5. Remove husks from water (if using), pat dry, and tear 16 thin strips from 2-3 pieces of husk to tie the tamales. Arrange two husks, slightly overlapping, side by side and alternating the tips and stem ends to form a rectangle about 9 x 7 inches. Repeat until 8 rectangles are arranged (or just make 8 rectangles of foil and proceed).  In the center of the husk, spread about 1/3 tamale dough into a 4″x 5″ rectangle with the back of a wooden spoon. Don’t worry about being a perfectionist here. Then, in the center, lay 1-2 T. chicken and 1-2 T. of cheese. Repeat with all eight. Fold the long edges of the cornhusks over the filling, slightly overlapping the edges. Twist the ends and tie each end tightly with a trip of cornhusk to form a packet. (If using foil, fold the foil in half lengthwise, fold the top edge over and continue to fold until it is close to the tamale, but leave a little room for expansion. Also crease the two sides in so tamale doesn’t spill out.)

6. Place a steaming rack large enough to hold the tamales in a single layer over 1 inch boiling water, use 2 racks and pans as necessary. Cover and steam, adding more boiling water as needed, until the corn filling is puffed up inside the cornhusks, about 35 minutes. Let cool slightly and serve warm. (I do this in my electric skillet. I place a cookie rack in the skillet, fill the skillet with water below the rack, then heat it at 400. It works well.)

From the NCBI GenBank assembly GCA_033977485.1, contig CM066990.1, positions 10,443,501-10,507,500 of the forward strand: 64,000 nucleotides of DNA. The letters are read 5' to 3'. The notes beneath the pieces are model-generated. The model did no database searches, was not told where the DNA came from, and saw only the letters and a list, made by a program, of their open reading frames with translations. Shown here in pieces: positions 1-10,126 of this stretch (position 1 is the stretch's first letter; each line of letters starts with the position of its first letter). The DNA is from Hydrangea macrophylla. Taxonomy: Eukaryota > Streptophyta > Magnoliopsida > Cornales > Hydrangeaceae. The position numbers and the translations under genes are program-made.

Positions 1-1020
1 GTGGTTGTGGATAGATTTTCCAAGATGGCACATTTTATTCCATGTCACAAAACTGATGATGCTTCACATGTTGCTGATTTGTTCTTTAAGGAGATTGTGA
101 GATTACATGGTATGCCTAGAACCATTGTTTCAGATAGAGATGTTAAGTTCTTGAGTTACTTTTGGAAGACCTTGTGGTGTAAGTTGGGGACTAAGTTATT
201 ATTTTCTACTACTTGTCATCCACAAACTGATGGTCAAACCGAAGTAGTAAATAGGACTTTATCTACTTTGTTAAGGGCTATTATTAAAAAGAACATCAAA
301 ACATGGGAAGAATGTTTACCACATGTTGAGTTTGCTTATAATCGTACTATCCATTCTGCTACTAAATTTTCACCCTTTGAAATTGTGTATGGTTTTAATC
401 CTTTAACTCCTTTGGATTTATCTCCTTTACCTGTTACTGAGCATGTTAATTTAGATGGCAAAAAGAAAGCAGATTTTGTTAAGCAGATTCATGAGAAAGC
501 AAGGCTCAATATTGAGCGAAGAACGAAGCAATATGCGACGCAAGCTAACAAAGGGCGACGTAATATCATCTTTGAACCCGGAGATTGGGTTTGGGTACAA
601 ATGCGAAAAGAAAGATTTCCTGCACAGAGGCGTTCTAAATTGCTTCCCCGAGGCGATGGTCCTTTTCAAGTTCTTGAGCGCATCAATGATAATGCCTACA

I hope you enjoy this recipe!

Spicy Pork Posole

I first had posole soup at a Chicago restaurant my sister took me to, and I’ve been meaning to make it home ever since, and finally found a good recipe. This recipe is from Everyday Food, but for some reason cannot be found on their website (?!!?), so I’m typing it up. I love the hominy in it. If you haven’t tried hominy yet, you’re in for a big treat. It’s corn that’s been alkalized, so it puffs and has a completely different texture and taste than corn does. The closest thing I can compare it to is garbanzo beans, but if that makes it sound gross, ignore that, because it’s not. Anyway, my Cape Verdean friends in Rhode Island use hominy in some of their great dishes, but posole is the only other dish I’ve seen it in (you can read this as a call for more great hominy recipes, if you have some). This soup is also a great, easy weekday dinner that uses many kitchen staples. Incidentally, you can leave the spice out by using only the adobo sauce, and not the chile, if you prefer the soup to be mild.

Spicy Pork Posole

2 T. olive oil
1 pork tenderloin (1-2 lbs.)
1 small onion, diced